I saw a bumper sticker on a 12-passenger van outside the homeschool conference convention center the other day that said:
I used to be cool.
It made me laugh.
In many ways, I can relate — but my bumper sticker lately would say: I used to be spontaneous.
I am, by nature, a bit of a Flower Child, always up for a last-minute adventure. In the past, I valued not being overly-bound by time and schedules (within reason) and enjoyed being flexible, fluid, and fun! [Insert bumper sticker: I used to be fun.]
When my oldest was an only, we’d take him out to restaurants and parties and let him stay up past “bedtime” if life suggested it.
And though that worked for awhile, slowly, child by child [and now, 4 children in 5 years], I’ve finally succumbed to the fact that the most important peace-keeper in my child-filled days is:
Keep a schedule.
Suddenly my text messages for play dates have gone from:
“We’d love to see you guys! Just let me know when is a good time and we’ll work it out!”
“I can do this Tuesday or Thursday between the strict windows of 10:15 and noon or 3:35 and 4:45. If the kids take naps too early or too late, it will throw off the incredibly sacred ritual of bed time and I’ll stay up too late and be grouchy tomorrow. Also, I should feed the kids at home because I spent a gazillion dollars on groceries this week. And if I take them to Chick-Fil-A, the 3-year-old will only eat fries and the 2-year-old will spill fruit all over her car seat. And at some point I’ll have to nurse the baby in a parking lot somewhere because inevitably she’ll be hungry in rush hour traffic.”
OK, so maybe that’s a bit of an exaggeration (like I could type a text that long with toddlers at my feet) — but, it’s not too far off.
Being a mother to four has forced me to be more scheduled, focused and organized in life (which I find, in many ways, to be a good thing.) Sure, I am a bit less spontaneous for now — but Queen Schedule keeps the peace (and my sanity) and I sing her praises.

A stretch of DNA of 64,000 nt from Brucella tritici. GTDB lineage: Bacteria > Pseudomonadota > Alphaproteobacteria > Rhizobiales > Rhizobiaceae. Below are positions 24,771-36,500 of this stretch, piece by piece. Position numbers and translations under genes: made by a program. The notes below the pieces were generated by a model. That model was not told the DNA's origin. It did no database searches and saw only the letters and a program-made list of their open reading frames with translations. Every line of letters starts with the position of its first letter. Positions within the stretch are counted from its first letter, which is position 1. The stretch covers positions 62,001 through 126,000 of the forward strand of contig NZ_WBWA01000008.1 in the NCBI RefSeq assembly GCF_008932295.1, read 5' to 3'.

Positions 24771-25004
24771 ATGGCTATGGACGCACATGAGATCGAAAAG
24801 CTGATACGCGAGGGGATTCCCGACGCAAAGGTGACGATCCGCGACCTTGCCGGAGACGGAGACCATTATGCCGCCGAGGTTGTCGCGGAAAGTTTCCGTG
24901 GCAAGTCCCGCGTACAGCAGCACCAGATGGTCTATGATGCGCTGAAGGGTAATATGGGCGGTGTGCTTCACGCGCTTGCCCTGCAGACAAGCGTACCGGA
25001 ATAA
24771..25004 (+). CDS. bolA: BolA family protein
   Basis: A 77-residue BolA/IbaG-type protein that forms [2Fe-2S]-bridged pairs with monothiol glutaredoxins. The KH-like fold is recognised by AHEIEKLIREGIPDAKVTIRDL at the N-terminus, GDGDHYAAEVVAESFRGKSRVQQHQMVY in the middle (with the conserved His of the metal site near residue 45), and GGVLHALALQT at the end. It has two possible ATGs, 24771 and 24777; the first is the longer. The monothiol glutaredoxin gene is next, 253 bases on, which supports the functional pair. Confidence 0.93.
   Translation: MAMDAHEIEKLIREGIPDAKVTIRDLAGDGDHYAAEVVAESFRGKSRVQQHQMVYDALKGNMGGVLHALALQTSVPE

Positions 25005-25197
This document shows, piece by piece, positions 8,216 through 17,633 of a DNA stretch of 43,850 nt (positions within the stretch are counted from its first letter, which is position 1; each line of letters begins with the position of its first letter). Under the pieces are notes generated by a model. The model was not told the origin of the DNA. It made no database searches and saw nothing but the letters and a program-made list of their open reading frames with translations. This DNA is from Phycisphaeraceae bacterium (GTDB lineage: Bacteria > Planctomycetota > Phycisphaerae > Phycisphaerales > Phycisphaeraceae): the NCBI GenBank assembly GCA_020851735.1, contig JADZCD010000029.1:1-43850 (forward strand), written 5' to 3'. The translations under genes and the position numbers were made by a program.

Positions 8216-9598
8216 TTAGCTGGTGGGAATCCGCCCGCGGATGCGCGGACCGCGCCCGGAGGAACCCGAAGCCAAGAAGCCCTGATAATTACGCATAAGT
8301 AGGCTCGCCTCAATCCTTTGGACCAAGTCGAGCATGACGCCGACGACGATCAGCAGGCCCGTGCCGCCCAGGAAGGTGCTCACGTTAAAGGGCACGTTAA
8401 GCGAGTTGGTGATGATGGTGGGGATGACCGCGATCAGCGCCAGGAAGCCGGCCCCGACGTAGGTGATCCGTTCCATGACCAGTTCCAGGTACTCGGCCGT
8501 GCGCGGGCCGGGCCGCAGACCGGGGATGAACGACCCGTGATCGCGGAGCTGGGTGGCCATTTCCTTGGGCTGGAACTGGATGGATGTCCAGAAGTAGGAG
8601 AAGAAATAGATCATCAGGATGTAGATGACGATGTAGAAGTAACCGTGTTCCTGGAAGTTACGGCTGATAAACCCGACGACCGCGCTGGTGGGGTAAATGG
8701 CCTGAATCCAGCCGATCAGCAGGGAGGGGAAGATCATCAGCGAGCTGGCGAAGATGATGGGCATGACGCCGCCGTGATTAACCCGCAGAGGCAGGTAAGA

Sticking to a schedule has also helped me attain the second peace-keeper in my home:
Find time for silence.
I’ve heard it said recently that every mother to young children becomes an introvert. And though I am certainly an extrovert at heart, I have found myself basking in the beauty of a still, silent room.
It sounds like this: [................]
Ah, isn’t that nice?
This is also one reason I have taken a break from social media for a bit. [Though I still have this blog Facebook page.] I realized that true silence is more than just physical, it’s mental — free from the nonstop chatter of the world.
Opening my Facebook or Twitter feed often felt like popping in and out of a hundred conversations — and in those rare moments where I get the chance to just sit and be still (mostly nursing a baby), I’ve tried to use that time to read, answer an email or just watch the trees through the window.
But with more schedules and silence, life is far from rigid.
What I’ve found in trying to keep a better schedule and find more moments to be still is that the rest of the day can be just as chaotic, social, flexible and crazy as need be — without me breaking down into tears in the middle of the living room.
If the 5-year-old wants to build tents out of bedsheets or bake cookies — or if the little ones want to go outside and get covered in chalk and sand — or if we want to have friends over and scatter toys all over the house — or if we all just want to laze around and watch a movie in our pajamas — I am up for it.
Which is the third peace-keeper in my home:
There was a time in the not-so-distant past that I laid in bed at night and sometimes felt guilty for not being present enough. For spending too much time doing chores or working on projects or looking at my smart phone or just generally surviving through the day. (Which with little ones, some days are like that!)
But schedules and silence have helped me be more present in those moments of sheer fun. I have a time to do laundry and a time to write and a time to focus on other things: so when I’m with the littles, I can focus on them.
It has been said that stress is caused by being in one situation when you’re wanting to do something else: i.e. instead of focusing on playing, I’m focused on how I could be doing something “more” productive [tending to those piles of dishes and laundry]. When, really, I have to remind myself: there is nothing more productive than being present with my kids.
I feel most peaceful at the end of the day when I have done my best to be present — and it’s easiest for me to be present when I have a schedule and moments of silence to support it.
Life around here is wild and wondrous. And through necessity, I am growing every day as these beautiful children grow around me.